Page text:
I recently was on a business trip out west and found myself stuck in a hotel with no transportation and nothing to do for an entire evening. After praying, reading, taking a nap, swimming in the hotel pool and blogging, I finally decided to see if there was anything on television. What I got was a Death Wish marathon. Why not? Why always review summer blockbusters and new releases? Why not something old and classic? In this review, we'll take a look at the ups and downs of the Death Wish series with its iconic vigilante hero, Charles Bronson.
The Death Wish series had a long life-span: five movies between 1974 and 1994, an amazing run that kept Charles Bronson fighting criminals and getting in fistfights with thugs at age 73. It is beyond the scope of this review to look at each movie individually; rather we will talk about the themes of the series in general, where it succeeds, where it fails, and examine the perennial popularity of the series.
The basic theme of Death Wish is vigilante justice. Each of the five films deal with situations in which legitimate law enforcement is either unable or unwilling to deal with powerful criminals who act with impunity. In the first three films these are petty thugs; in Death Wish 4 and Death Wish 5 it is organized mafiosi. Our protagonist is architect Paul Kersey, a conscientious-objector from the Korean War who dislikes guns and abhors violence. Nevertheless, when his wife is murdered and his daughter raped by thugs in New York, Paul struggles to reconcile traditional moral convention that crime must be handled by legitimate authority with his own burning indignation that too often law fails and criminals go unpunished. "Sometimes the law works!" a friend tells him in Death Wish V, urging restraint. "Sometimes the law doesn't work," Paul responds. This theme runs throughout the films. Take this dialogue in the original Death Wish between Paul and his son, Jack:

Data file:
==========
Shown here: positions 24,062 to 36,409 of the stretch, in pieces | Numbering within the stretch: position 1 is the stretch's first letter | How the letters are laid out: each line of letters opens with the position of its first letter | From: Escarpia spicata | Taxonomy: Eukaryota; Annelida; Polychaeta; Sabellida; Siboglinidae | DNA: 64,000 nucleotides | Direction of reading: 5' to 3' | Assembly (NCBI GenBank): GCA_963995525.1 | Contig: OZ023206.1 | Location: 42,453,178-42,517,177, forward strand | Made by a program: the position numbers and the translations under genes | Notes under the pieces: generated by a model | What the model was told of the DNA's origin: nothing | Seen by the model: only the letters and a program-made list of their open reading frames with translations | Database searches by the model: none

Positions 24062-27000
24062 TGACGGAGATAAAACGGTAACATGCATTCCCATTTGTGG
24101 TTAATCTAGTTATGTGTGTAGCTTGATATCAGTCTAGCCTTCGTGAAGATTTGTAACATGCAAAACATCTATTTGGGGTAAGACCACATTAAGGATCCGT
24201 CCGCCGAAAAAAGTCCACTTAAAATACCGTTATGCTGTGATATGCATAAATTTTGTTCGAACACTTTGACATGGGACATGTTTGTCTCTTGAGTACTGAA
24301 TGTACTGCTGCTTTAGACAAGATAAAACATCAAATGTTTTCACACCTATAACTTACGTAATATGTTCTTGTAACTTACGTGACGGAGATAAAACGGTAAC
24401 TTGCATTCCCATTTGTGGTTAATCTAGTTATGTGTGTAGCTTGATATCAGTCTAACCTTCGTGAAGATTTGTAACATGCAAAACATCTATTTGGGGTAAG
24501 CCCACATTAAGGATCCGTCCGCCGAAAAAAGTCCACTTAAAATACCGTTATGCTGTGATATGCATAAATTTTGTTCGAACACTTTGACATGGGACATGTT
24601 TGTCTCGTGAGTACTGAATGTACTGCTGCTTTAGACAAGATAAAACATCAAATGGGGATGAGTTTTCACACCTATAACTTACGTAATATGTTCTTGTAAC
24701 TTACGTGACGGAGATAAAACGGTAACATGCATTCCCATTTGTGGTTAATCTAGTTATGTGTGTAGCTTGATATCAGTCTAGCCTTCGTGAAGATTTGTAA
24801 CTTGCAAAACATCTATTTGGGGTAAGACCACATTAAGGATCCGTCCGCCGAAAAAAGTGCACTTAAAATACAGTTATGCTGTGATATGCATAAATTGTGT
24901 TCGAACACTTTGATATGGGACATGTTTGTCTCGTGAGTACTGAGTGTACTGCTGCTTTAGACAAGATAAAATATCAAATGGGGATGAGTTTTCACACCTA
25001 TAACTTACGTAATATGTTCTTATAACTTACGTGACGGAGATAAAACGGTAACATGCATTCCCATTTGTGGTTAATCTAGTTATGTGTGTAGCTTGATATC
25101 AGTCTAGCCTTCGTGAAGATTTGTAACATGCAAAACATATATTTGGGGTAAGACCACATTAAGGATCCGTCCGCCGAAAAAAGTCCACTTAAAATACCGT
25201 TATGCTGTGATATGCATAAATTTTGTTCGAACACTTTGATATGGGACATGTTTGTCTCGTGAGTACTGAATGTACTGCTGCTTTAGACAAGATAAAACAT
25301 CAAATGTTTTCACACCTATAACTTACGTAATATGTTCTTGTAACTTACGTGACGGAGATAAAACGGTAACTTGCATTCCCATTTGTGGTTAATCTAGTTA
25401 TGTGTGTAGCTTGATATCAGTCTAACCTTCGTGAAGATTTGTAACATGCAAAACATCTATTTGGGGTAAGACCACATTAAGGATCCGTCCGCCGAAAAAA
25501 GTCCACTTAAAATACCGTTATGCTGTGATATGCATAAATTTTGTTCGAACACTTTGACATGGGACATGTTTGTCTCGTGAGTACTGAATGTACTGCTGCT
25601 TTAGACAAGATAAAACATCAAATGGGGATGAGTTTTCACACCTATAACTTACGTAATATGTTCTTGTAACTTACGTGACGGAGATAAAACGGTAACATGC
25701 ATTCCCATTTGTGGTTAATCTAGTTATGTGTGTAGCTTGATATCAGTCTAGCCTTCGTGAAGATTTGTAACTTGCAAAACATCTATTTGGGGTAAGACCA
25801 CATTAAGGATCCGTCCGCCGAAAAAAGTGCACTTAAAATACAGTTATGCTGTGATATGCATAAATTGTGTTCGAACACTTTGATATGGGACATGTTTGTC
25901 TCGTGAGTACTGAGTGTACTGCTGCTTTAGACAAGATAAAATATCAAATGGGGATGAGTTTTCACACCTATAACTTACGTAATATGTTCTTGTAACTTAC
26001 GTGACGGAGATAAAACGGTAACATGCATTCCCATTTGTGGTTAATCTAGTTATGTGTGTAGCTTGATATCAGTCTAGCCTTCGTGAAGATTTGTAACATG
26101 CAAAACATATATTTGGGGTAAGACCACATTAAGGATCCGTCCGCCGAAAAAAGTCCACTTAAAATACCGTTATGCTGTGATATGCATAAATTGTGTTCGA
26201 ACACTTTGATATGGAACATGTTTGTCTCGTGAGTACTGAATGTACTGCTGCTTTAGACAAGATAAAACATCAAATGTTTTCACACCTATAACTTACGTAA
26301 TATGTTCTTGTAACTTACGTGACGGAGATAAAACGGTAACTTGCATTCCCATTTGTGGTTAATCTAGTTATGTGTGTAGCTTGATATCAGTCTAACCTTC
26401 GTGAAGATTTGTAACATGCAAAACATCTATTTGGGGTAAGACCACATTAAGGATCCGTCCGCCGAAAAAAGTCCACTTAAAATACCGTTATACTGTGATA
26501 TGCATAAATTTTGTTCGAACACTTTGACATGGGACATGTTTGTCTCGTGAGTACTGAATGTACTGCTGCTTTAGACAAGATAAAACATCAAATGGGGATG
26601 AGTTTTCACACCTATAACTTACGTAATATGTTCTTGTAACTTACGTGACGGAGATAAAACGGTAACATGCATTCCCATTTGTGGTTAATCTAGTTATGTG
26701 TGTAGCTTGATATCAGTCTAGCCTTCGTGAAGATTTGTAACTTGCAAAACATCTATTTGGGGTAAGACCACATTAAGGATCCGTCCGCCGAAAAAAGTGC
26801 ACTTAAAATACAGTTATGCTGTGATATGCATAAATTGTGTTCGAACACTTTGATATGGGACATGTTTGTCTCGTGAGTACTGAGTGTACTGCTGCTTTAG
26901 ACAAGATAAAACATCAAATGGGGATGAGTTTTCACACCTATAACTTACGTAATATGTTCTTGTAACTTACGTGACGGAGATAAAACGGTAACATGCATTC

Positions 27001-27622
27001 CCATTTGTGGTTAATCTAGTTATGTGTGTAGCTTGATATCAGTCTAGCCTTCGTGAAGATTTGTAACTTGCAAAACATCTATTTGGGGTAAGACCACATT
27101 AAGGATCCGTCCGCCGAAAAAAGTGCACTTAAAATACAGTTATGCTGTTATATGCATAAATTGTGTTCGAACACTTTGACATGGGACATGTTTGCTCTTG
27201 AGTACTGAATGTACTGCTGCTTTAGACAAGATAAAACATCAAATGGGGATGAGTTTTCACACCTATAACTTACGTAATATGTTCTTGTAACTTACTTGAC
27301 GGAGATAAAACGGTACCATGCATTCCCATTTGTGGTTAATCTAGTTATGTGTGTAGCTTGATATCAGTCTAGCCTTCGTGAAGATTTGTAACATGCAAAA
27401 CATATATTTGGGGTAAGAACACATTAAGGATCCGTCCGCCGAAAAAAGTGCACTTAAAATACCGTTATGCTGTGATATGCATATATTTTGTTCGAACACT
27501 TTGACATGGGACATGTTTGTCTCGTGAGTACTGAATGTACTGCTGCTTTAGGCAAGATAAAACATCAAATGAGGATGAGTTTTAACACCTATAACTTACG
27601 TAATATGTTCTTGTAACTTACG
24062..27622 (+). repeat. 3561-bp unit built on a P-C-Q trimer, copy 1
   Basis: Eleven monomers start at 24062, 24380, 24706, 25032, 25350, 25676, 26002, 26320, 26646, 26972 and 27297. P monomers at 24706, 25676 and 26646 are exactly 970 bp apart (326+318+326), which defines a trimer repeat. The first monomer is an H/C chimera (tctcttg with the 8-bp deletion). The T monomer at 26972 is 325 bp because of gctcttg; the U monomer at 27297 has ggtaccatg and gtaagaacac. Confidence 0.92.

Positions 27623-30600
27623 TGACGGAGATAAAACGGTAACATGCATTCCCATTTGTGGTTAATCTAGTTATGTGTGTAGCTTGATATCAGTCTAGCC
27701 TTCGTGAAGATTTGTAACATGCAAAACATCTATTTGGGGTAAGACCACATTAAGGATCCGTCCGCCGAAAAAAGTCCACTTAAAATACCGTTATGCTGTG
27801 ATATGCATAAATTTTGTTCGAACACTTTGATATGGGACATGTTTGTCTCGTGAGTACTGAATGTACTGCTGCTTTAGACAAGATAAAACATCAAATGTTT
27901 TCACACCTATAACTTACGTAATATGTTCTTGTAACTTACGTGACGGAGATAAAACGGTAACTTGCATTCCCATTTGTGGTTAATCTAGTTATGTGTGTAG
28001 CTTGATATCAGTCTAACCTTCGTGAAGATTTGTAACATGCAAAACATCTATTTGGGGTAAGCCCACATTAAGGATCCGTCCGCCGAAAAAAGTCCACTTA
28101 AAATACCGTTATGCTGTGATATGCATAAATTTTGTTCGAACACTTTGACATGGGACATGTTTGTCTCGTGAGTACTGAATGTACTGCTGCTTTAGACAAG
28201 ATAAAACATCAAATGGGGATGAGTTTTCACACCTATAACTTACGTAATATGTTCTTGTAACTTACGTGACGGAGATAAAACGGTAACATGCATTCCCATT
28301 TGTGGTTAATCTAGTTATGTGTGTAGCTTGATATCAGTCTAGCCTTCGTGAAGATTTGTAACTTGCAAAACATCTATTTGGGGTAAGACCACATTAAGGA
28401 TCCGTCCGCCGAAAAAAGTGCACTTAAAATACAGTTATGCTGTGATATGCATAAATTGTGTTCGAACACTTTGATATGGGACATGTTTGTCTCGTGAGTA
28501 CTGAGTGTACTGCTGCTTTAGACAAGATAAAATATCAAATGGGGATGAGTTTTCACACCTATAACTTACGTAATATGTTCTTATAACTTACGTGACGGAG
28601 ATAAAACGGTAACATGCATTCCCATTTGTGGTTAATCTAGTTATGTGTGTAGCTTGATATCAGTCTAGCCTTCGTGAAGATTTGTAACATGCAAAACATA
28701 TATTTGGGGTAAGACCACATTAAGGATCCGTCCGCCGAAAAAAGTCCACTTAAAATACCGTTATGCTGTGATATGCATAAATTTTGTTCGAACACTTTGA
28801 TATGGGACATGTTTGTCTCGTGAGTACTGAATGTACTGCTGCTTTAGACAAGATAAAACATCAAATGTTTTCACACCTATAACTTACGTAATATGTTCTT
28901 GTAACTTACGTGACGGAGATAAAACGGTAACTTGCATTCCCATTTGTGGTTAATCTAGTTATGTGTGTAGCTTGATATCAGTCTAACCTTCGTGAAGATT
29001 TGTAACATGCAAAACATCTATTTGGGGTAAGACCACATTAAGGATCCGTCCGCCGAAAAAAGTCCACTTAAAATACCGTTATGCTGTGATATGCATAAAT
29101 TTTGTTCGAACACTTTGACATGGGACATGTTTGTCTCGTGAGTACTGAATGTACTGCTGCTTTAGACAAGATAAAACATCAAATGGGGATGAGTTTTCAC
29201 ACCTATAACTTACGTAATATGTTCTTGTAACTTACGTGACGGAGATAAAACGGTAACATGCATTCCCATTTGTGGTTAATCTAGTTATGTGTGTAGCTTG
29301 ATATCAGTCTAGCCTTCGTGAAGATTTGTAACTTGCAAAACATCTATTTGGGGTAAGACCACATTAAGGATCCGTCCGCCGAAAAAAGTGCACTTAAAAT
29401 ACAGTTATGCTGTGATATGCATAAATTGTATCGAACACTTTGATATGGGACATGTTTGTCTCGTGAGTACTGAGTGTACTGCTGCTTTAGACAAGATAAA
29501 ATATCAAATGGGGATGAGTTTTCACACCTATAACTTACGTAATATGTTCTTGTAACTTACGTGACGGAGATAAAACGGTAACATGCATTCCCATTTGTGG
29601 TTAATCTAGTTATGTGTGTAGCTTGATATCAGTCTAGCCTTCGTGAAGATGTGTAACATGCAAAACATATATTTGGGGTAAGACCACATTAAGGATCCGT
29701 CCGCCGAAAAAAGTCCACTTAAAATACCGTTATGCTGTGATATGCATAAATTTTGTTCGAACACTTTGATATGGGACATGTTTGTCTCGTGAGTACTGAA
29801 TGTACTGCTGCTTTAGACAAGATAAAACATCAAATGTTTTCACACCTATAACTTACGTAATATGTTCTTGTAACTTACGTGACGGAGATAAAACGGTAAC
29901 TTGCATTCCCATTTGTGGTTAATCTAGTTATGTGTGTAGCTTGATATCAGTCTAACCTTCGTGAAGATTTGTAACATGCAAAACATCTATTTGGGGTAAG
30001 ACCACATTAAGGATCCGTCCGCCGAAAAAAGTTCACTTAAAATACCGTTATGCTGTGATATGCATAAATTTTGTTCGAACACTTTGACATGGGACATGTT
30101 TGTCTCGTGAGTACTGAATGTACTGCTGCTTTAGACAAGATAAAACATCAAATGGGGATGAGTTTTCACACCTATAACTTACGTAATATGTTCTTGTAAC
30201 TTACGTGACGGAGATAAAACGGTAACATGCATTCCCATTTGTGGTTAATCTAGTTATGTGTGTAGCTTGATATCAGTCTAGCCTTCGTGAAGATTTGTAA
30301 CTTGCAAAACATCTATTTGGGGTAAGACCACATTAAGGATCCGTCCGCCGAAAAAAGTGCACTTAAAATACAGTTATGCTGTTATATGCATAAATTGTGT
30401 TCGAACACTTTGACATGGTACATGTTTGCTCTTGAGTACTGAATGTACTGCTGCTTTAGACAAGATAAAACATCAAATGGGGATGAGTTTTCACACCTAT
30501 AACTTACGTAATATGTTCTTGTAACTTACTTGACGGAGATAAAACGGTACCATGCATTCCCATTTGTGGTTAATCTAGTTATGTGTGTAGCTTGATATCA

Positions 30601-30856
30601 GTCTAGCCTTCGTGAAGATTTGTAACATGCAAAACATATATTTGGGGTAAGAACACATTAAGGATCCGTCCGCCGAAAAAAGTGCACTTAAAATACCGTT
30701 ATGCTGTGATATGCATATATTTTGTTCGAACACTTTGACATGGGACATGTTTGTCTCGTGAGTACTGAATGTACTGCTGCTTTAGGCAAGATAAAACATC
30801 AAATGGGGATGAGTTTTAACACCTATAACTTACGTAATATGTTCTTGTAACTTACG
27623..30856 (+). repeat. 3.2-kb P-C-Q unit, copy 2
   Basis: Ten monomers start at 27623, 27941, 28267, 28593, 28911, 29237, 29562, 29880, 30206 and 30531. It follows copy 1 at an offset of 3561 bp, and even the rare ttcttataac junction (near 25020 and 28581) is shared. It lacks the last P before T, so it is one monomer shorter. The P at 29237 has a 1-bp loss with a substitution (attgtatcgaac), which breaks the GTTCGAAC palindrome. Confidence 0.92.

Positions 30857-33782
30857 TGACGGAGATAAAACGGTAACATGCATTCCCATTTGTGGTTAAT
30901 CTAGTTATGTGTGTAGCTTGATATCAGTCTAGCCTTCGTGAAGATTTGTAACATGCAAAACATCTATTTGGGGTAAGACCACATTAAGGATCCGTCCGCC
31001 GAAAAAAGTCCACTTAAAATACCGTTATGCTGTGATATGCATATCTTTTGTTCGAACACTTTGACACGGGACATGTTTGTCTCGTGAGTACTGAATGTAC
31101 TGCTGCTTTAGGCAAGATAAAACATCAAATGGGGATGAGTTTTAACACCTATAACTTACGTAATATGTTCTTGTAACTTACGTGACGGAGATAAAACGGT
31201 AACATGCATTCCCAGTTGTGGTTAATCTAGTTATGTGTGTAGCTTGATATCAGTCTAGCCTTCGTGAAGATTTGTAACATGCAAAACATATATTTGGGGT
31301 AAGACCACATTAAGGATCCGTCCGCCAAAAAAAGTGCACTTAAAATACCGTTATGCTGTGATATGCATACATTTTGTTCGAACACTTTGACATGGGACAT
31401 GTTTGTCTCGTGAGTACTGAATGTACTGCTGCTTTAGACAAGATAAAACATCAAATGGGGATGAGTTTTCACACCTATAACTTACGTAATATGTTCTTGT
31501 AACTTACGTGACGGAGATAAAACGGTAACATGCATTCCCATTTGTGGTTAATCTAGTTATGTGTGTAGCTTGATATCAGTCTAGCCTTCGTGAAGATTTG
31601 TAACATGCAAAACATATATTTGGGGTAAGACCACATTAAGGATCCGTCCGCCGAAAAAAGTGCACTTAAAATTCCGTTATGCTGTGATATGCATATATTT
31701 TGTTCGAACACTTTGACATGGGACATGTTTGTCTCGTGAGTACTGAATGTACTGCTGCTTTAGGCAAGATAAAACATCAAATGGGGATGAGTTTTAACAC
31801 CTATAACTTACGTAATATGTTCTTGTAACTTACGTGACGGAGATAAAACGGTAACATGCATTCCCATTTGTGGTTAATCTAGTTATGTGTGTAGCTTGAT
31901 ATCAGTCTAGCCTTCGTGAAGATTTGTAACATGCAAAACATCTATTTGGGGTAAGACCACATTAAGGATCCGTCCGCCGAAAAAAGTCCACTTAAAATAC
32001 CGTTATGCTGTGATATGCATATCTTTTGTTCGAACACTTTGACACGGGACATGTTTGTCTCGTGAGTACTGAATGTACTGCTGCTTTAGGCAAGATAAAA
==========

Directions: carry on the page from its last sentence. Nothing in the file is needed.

- Paul Kersey: Nothing to do but cut and run, huh? What else? What about the old American social custom of self-defense? If the police don't defend us, maybe we ought to do it ourselves.
- Jack Toby: We're not pioneers anymore, Dad.
- Paul Kersey: What are we, Jack?
- Jack Toby: What do you mean?
- Paul Kersey: I mean, if we're not pioneers, what have we become? What do you call people who, when they're faced with a condition or fear, do nothing about it, they just run and hide?
- Jack Toby: Civilized?
- Paul Kersey: No.
In the first film, we see Paul deal with the death of his wife by becoming a vigilante killer. He has no targets in particular in the first film; he simply corners petty thugs he encounters on the street and shoots them dead, becoming a criminal in his own right but also a local hero to the people of New York who are glad that "somebody is finally doing something" about the crime problem. To fight crime, he must become a criminal. This is the paradox explored in the Death Wish films.
In the first two films this paradox is thoroughly explored and we really get an experience of the moral dilemma Kersey faces as a vigilante killer. Kersey himself struggles with this dilemma; in the first film, for example, we see him vomiting in disgust after his first killing, appalled that he has taken a life. This moral struggle was what made the first film in particular such a hit and so controversial (it was banned in many places and turned down by various studios because of its message); what do we become when we become killers in order to stop killers? Is it ever justified to take the law into one's own hands? Unfortunately, the moral premise of the film is lost early on in the series; in Death Wish 3, we see Charles Bronson mowing down dozens of thugs with a World War II 30 caliber Browning machine gun without any sort of remorse or second-guessing and in Death Wish V he shoves someone into a vat of acid; clearly he has gotten comfortable with killing, as did the script-writers. Over the course of the series we come to just expect the retributive killing from Paul and he transforms into a kind of vigilante Rambo, which is somewhat laughable because of Bronson's advanced age.